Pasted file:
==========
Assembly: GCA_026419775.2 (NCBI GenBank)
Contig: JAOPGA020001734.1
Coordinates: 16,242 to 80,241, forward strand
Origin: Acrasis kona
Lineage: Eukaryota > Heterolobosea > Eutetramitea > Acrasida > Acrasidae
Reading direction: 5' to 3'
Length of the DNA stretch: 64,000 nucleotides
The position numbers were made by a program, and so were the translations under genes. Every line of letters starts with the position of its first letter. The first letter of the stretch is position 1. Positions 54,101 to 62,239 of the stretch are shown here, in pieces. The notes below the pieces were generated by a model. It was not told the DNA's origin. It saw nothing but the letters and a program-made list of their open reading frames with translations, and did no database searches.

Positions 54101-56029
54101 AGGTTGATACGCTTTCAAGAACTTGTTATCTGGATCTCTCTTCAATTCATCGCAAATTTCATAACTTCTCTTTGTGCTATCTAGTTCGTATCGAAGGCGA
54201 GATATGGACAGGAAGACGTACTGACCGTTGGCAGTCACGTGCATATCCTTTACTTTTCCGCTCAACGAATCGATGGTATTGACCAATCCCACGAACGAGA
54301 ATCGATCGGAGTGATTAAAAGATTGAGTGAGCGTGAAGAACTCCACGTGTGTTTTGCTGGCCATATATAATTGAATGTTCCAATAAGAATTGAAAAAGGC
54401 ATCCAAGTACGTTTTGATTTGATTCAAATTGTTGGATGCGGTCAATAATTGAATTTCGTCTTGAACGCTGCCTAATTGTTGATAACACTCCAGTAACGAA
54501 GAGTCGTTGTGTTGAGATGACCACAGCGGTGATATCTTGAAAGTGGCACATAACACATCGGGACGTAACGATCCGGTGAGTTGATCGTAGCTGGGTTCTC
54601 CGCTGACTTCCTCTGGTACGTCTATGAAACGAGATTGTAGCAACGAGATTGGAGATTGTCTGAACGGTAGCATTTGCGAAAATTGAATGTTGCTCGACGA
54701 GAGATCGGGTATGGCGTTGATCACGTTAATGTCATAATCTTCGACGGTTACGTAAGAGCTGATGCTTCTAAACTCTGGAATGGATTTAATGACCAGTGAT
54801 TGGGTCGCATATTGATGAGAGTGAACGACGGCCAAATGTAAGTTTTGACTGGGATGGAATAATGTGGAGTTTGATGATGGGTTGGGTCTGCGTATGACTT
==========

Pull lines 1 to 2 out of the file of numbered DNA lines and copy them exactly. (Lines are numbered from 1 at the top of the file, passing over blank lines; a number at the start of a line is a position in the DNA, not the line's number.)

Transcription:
Assembly: GCA_026419775.2 (NCBI GenBank)
Contig: JAOPGA020001734.1